ULA and Bigelow announce partnership for first commercial space stations
United Launch Alliance (ULA) and Bigelow Aerospace have announced a partnership agreement to launch two of Bigelow’s inflatable B330 space habitats. The modules would be designed and built by Bigelow Aerospace and launched by ULA’s veteran Atlas V rocket and would provide commercial, “democratized” access to Low Earth Orbit research facilities.
The announcement at this year’s Space Symposium comes after years of development on the inflatable module concepts (Genesis I and II) and just three days after Bigelow’s BEAM module launched for a two-year experimental stay on the Space Station.
The agreement unveiled on Monday will see Bigelow deliver two fully functional B330 modules to ULA for notional launches in 2020, as noted by Mr. Bigelow.
Currently, the first of these two modules is slated to be ready for launch by late-2019, with the second module ready sometime in 2020.
While the exact orbital inclinations and orbits of the two B330s is not currently known, Mr. Bigelow noted that both B330s could be free-flying orbital labs while the option exists – pending approval from NASA – to dock one of the B330s to the ISS.
“We are exploring options for the location of the initial B330 including discussions with NASA on the possibility of attaching it to the International Space Station (ISS),” said Robert Bigelow, founder and president of Bigelow Aerospace.
“In that configuration, the B330 will enlarge the station’s volume by 30% and function as a multipurpose testbed in support of NASA’s exploration goals as well as provide significant commercial opportunities.
The announcement noted that the first B330 carried a working name of XBASE, or Expandable Bigelow Advanced Station Enhancement.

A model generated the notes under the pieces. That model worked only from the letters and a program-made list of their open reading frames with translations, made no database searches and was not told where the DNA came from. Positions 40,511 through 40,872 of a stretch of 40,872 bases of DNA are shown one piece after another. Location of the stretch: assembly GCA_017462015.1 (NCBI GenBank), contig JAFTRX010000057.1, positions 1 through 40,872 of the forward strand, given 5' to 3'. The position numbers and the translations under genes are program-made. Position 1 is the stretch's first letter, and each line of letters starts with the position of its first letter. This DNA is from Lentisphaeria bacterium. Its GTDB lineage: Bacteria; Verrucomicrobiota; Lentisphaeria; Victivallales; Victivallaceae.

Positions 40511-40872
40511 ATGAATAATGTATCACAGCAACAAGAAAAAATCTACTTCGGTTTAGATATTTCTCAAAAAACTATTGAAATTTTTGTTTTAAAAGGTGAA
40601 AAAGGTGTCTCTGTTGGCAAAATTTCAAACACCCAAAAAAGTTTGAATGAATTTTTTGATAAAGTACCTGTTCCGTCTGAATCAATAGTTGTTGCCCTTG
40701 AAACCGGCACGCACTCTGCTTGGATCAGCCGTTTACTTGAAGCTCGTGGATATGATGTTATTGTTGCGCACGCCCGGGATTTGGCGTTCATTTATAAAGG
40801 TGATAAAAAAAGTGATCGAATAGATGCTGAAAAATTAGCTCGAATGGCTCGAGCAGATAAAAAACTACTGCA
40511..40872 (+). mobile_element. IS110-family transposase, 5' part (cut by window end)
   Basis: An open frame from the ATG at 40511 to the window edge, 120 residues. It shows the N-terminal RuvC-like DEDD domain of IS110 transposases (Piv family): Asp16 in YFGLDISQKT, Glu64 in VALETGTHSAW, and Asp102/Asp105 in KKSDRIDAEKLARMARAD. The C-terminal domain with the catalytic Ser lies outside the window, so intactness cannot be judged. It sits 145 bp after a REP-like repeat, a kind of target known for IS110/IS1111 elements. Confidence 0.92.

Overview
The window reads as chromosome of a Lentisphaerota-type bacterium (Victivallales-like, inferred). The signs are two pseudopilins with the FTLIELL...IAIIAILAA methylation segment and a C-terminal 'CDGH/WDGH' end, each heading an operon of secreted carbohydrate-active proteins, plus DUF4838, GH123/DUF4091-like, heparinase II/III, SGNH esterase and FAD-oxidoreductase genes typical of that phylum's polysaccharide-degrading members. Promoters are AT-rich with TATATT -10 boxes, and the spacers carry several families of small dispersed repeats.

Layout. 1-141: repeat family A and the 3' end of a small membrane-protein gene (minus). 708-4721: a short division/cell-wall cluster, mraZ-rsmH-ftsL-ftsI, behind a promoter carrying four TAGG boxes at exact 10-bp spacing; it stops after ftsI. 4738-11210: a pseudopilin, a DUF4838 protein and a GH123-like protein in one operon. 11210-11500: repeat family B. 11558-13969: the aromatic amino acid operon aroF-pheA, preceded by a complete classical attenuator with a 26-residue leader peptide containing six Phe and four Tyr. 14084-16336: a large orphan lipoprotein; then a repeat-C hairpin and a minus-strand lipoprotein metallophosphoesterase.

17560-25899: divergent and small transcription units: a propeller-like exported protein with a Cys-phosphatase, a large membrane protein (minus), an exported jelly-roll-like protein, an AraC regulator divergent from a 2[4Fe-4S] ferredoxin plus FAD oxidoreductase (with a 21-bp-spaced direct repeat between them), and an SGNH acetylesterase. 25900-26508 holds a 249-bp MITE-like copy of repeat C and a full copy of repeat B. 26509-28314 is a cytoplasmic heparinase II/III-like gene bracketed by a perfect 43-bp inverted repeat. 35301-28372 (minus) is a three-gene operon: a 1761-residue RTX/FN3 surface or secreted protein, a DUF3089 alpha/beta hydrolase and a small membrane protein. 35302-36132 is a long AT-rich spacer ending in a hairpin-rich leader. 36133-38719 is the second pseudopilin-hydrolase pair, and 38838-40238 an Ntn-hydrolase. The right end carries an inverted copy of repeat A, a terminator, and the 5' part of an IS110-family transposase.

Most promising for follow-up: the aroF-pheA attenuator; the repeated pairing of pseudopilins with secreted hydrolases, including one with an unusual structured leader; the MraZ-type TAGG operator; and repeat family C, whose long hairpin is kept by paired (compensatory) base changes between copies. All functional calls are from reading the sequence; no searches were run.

In total, each B330 will have 330 cubic meters (12,000 cu ft) of internal space and will support zero-gravity research for scientific missions and manufacturing processes.
Beyond its industrial and scientific purposes, however, the B330’s have the potential to serve as a destination for space tourism and a craft for missions destined for the Moon and Mars.
These two inflatable B330 module habitats will be launched by ULA’s Atlas V rocket, which will fly in its 552 configuration, with a five meter payload fairing, five solid rocket motors, and a dual-engine Centaur upper stage.
“When looking for a vehicle to launch our large, unique spacecraft, ULA provides a heritage of solid mission success, schedule certainty and a cost effective solution,” said Mr. Bigelow.
Discussing the partnership, ULA President and CEO Tory Bruno stated “[ULA] could not be more pleased than to partner with Bigelow Aerospace and reserve a launch slot on our manifest for this revolutionary mission.
“This innovative and game-changing advance will dramatically increase opportunities for space research in fields like materials, medicine and biology. And it enables destinations in space for countries, corporations and even individuals far beyond what is available today, effectively democratizing space.
“We can’t begin to imagine the future potential of affordable real estate in space.”
However, one immediate importance is that these two B330s would constitute the first-ever commercial space stations in Low Earth Orbit (LEO).
According to the announcement, transportation services to the B330s will be provided via NASA’s commercial crew providers, regardless of whether the B330s are free-flying or attached to the Space Station.
Under the agreement, the two B330s would potentially more than double (or quadruple — once both are in LEO) the number of crewed commercial flights each year – though it’s unclear at this time what that number would be doubled for quadrupled from, given that there are currently no commercial crew flights at this time.
Regardless, development of Bigelow’s B330 is well underway, as is the integration of the B330 to the Atlas V, notes the two companies.
Furthermore, Bigelow and ULA note that once the habitats are proven and markets are established, additional B330s could be deployed to locations near the moon or Mars or wherever necessary to meet an anticipated increasing demand for habitable volumes in space.
Images: ULA/Bigelow and L2 (Bigelow) and render from L2 artist Nathan Koga – The full gallery of Nathan’s (SpaceX Dragon to MCT, SLS, Commercial Crew and more) L2 images can be *found here*)
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